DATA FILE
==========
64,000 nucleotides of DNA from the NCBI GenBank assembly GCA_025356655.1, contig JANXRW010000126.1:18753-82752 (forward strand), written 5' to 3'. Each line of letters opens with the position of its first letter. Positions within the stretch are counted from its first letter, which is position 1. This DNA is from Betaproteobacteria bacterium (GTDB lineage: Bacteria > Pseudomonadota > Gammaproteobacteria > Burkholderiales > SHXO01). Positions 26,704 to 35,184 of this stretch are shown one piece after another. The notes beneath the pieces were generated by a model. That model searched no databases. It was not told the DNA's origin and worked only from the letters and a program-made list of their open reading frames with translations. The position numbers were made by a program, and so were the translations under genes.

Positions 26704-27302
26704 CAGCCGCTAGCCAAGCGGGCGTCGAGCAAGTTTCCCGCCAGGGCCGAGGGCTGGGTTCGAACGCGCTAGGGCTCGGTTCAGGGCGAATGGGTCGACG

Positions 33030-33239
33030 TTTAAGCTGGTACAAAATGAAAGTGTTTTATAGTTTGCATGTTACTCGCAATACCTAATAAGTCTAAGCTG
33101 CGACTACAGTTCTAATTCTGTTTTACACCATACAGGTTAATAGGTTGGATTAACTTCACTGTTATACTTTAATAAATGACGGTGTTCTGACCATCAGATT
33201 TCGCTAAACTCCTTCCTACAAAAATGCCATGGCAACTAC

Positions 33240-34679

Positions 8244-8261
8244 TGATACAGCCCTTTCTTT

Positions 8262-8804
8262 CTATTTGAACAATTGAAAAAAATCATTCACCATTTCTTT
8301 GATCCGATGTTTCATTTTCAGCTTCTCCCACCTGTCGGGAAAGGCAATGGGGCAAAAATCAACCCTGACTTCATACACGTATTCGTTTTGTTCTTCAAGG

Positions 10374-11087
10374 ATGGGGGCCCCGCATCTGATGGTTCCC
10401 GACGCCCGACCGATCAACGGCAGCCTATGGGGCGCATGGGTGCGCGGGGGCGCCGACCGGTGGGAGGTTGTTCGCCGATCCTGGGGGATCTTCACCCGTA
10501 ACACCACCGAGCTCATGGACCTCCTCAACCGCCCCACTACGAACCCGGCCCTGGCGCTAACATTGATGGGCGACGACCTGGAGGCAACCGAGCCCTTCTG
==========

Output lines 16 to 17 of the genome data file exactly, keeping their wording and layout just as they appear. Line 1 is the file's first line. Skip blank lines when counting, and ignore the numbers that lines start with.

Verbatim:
10401 GACGCCCGACCGATCAACGGCAGCCTATGGGGCGCATGGGTGCGCGGGGGCGCCGACCGGTGGGAGGTTGTTCGCCGATCCTGGGGGATCTTCACCCGTA
10501 ACACCACCGAGCTCATGGACCTCCTCAACCGCCCCACTACGAACCCGGCCCTGGCGCTAACATTGATGGGCGACGACCTGGAGGCAACCGAGCCCTTCTG